“Don’t say such things, yaar. Not even as a joke. Arrey, this new baba, have you heard of him? Pulls vibhuti out of the air, cures all kinds. Jadoo mantar. Miracles. Religion, no bar. Treats everyone, yaar, Muslims, Sikhs, what have you, even Christians. I’m taking Suman there. Wish something for Suman, na. Fat, fat she has become. Going to the fridge every hour only. What can I do? Marriage next year. Why not Huma, haan?”

Mrs. Siddiqui thought about it and nodded and said she would do it. Better than all these psycho centre nutters.”

She took the police jeep to the river bank. The road was packed with pilgrims. She pursed her lips when she saw hippies swaying to some music.

“Chee, chee, look at their hair.”

“Ji, begum sahib, they are taking charas,” suggested the driver.

“And that girl is almost naked. Prinking in her brassiere. So dirty. Mlecch. Lahol bilaquwat. Chalo, driver, get us there quickly.”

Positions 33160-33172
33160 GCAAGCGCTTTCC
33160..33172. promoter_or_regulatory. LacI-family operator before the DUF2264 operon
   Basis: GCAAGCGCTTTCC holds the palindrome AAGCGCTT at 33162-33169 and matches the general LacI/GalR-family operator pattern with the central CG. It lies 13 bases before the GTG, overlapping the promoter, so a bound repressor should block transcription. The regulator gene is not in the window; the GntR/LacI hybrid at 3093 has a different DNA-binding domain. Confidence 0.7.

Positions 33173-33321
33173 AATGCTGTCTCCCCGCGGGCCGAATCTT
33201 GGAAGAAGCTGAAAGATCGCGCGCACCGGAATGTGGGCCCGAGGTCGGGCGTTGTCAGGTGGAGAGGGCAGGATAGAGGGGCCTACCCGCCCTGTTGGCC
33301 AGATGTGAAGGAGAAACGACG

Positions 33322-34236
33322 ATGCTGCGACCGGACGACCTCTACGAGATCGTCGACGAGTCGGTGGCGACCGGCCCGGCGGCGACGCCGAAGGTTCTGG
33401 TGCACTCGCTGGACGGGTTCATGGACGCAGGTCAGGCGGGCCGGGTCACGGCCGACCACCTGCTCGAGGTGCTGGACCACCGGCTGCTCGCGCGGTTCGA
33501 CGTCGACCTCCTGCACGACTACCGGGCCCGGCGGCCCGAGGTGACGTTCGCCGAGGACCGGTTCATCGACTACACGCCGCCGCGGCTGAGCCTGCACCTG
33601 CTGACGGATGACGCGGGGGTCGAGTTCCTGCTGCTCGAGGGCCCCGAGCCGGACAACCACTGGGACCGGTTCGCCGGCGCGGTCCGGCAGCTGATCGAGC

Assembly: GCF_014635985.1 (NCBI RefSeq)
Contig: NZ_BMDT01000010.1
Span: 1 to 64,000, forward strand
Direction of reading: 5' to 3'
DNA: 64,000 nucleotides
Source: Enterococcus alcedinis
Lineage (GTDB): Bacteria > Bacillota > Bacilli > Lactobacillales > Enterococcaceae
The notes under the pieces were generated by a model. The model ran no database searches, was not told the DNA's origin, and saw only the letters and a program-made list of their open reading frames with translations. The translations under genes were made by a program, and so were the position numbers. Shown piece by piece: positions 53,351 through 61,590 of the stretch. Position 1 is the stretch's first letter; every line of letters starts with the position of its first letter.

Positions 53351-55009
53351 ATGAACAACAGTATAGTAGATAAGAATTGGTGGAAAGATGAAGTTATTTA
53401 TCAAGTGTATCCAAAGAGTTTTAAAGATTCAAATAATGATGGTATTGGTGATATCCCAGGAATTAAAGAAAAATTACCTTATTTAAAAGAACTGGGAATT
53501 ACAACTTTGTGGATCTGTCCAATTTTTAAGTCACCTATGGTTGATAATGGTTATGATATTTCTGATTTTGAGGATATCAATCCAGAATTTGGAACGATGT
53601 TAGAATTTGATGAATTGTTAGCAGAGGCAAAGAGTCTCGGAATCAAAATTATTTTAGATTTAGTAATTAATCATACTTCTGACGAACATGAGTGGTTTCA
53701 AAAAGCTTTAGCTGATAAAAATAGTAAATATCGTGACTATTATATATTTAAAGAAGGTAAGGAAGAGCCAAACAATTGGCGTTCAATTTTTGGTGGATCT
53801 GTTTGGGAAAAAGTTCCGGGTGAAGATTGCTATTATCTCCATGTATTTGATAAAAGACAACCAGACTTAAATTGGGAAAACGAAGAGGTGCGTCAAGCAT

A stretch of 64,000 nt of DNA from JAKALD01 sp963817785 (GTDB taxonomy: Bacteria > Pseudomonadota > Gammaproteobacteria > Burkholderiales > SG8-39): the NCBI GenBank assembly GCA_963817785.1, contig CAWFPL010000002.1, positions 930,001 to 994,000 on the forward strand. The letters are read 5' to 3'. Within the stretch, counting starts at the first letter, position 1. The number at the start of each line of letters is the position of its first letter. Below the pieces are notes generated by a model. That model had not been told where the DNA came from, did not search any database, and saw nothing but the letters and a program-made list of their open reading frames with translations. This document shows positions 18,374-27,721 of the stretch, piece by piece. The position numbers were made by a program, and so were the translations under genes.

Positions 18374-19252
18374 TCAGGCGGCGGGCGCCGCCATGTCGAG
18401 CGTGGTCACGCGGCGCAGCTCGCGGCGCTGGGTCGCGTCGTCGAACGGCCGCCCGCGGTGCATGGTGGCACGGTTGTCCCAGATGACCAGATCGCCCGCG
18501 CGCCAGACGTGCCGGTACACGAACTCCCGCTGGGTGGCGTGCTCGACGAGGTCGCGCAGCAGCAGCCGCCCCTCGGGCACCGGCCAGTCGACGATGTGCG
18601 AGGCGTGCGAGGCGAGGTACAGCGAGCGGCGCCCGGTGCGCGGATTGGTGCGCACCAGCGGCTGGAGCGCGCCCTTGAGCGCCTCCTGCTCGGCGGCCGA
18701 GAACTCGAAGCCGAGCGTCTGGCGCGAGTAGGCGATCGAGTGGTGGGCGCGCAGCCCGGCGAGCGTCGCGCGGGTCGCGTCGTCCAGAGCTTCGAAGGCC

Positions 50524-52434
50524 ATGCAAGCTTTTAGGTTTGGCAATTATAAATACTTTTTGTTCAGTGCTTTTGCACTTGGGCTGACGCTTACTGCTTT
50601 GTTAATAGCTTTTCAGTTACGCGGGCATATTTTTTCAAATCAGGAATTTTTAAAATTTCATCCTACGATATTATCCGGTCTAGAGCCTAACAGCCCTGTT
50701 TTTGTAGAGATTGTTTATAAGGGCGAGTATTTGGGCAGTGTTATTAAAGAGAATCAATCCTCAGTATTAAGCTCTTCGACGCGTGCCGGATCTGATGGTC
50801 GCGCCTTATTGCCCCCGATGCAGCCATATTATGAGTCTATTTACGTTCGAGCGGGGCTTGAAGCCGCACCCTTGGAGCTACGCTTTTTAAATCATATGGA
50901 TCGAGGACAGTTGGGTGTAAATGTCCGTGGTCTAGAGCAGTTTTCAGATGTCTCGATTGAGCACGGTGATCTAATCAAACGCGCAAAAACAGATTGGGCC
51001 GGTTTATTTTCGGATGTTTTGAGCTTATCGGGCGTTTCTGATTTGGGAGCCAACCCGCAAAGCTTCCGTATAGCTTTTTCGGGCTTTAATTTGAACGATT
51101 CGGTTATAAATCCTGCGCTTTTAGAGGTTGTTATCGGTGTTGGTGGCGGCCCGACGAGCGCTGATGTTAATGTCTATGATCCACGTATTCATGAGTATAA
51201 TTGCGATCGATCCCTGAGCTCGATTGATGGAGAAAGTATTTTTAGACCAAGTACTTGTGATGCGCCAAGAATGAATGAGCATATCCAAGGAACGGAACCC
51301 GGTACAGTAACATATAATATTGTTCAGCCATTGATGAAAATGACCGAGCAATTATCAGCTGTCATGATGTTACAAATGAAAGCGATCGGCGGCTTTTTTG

The driver honked ferociously and the sea of the faithful and the curious parted before the chariot.

“God, how many people are here? So much religion, but why so much thievery then in this city? What can poor Hashim do by himself, I ask you?”

They parked in front of the fort where pilgrims told their beads, waited for alms or went for a dip in the river.

“There are millions of people here. Driver, where is he?”

“Inside the temple, begumsahib.”

“Kahaan hain swamiji?

A volunteer with a large bag and ribbons on his chest pointed at the fort.

“Chalo, Huma,” said Mrs. Siddiqui.

They passed a group of sadhus with topknots clad in nothing but ash from head to foot, their grey penises swinging with each stride. Huma turned and waved. One smiled and wiggled his trishul. Mrs. Siddiqui pulled Huma violently after her without saying a word.

They passed the banyan tree whose roots twined round the sculptures of gods and goddesses and went downstairs. The gallery was filled with incense and the sounds of chanting and the noise of metal on metal. They filed past the Hanuman devotees to the crowd in front of the basalt nag where the baba sat dressed simply on a yellow cotton sheet. He looked bald and frail and the sacred thread across his distended belly fluttered as he swayed from time to time.